A mechanic and his macaws

The mechanic and his macaws.

STAR - Steve Green decided to become an auto mechanic when, at the age of 17, his mom was ripped off by one.

He promised his mom he wouldn't let that happen again. It's a testament to his dedication to that promise, that 41 years later he's still crouching under cars.

For the last 15 years he's been in business in Star. Steve's Auto Care has all the stuff you'd usually see at a small-town repair shop, including a dog.

But what's usually perched out front is what some would consider kind of odd: A pair of macaws named Murphy and Bubba.

Steve says he's had macaws for more than a third of his life. Now the caretaker to four of them, it's not clear who is more attached to whom.

"Yeah, you silly bird," Steve says to his scarlet macaw, Ruby, who whistles at him while playing peek-a-boo. Meanwhile, Murphy and Bubba have been the blue-and-gold and greenwing greeters.

The amicable animals have been overlooking Star's main drag from the shop's sidewalk for the last 10 years.

"They love it, they just love it out there," said Steve.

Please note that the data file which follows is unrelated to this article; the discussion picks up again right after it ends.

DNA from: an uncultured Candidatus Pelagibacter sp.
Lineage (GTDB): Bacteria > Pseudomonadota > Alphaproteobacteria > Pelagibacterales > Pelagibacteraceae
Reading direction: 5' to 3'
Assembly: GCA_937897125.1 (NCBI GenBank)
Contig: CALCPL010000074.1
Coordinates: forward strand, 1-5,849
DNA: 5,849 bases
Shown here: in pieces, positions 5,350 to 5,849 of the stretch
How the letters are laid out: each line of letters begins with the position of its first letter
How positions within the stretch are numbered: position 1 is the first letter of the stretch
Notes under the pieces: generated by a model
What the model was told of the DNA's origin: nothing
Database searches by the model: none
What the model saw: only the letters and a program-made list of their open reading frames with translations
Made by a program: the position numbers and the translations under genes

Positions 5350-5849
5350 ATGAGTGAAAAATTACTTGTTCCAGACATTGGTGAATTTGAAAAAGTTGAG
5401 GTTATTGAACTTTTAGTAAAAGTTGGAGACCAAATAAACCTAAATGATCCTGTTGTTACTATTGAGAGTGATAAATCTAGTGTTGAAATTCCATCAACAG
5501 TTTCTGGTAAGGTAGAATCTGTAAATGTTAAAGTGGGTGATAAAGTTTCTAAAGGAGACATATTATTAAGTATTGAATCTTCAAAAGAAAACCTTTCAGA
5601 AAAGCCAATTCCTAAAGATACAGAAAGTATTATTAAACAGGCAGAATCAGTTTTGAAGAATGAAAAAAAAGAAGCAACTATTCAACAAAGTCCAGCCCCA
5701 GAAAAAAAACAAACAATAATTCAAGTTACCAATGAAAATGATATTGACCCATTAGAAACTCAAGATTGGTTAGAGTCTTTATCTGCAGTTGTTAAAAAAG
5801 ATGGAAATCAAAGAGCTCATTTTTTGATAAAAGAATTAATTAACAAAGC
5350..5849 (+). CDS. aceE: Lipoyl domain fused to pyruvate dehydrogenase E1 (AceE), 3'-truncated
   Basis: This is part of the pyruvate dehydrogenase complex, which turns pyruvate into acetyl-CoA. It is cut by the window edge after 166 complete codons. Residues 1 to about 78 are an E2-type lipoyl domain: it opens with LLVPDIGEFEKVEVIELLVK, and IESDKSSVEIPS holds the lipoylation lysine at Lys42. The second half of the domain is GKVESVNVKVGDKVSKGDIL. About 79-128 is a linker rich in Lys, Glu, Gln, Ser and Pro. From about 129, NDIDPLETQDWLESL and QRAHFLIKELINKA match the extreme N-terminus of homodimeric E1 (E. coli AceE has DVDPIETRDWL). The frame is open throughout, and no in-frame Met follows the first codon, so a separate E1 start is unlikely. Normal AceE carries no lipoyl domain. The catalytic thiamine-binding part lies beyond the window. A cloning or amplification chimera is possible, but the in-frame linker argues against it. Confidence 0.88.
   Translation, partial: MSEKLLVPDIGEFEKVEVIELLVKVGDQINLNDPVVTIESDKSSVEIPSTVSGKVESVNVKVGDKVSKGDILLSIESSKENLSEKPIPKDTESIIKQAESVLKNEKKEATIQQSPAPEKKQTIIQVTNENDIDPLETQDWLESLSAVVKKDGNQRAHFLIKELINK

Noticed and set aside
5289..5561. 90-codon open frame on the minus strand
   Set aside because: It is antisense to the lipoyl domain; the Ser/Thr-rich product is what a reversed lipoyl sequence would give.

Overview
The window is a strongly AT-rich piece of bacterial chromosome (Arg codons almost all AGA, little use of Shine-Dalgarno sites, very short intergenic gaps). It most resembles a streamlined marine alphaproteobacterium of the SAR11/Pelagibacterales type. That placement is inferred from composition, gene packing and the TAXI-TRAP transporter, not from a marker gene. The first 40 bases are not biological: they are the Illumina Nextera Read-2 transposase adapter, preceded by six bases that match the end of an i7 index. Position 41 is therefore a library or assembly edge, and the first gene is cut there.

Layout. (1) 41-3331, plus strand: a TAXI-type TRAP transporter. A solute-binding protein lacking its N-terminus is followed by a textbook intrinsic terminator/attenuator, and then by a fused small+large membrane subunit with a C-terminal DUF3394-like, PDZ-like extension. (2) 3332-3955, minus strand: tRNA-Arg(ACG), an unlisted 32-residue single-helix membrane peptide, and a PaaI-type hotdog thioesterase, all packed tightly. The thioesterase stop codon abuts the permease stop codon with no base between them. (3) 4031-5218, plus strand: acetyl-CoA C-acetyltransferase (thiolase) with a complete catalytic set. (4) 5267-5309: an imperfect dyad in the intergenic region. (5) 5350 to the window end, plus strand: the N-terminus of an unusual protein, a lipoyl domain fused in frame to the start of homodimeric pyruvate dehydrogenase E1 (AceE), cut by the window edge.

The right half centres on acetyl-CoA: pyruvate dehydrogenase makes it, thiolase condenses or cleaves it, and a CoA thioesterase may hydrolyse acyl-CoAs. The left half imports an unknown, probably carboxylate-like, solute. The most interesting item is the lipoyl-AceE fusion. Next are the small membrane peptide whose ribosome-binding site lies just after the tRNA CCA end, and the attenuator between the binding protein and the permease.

That was about the same time Steve's life started over.

"June 29 I celebrated 10 years clean and sober," he said.

Steve says he spent 30 years as a functioning alcoholic, not that he always functioned well. It cost him a couple of wives and businesses over the years. But one day about a decade ago, he woke up, went to work, and barely remembers anything else.

"One of my technicians found me sprawled on my desk," he explained. Doctors told him his liver had shut down and the next day he went from the hospital to rehab.

During those 30 days, Steve says his first bird he'd had for 17 years stopped eating without him around and died. Alcoholism had taken one more thing from Steve.

"You know, I'm glad it happened there, while I was in rehab because that would have been a pretty big trigger, you know," he said.

In treatment, Steve was told to wait at least a year to start a relationship or get a pet. He held out for about nine months before doing both.

"I just like their personality," he said about the birds.

Steve calls Murphy, who he raised from an egg, his "sober bird" and he admits surrounding himself with family, feathered or otherwise, has helped the grandfather of three stay dedicated to staying sober.

So that's why, when the weather's nice, you won't ever drive by Steve's Auto Care in Star without seeing the mechanic's colorful macaws.

In fact, the winged greeters have become such a staple of Star, they've been in the city's Fourth of July parade for the past five years.

The locals wouldn't have it any other way.

"That's not the weirdest thing about Star," said one passerby. "Yeah, it's actually kinda normal now."

 

© 2017 KTVB-TV


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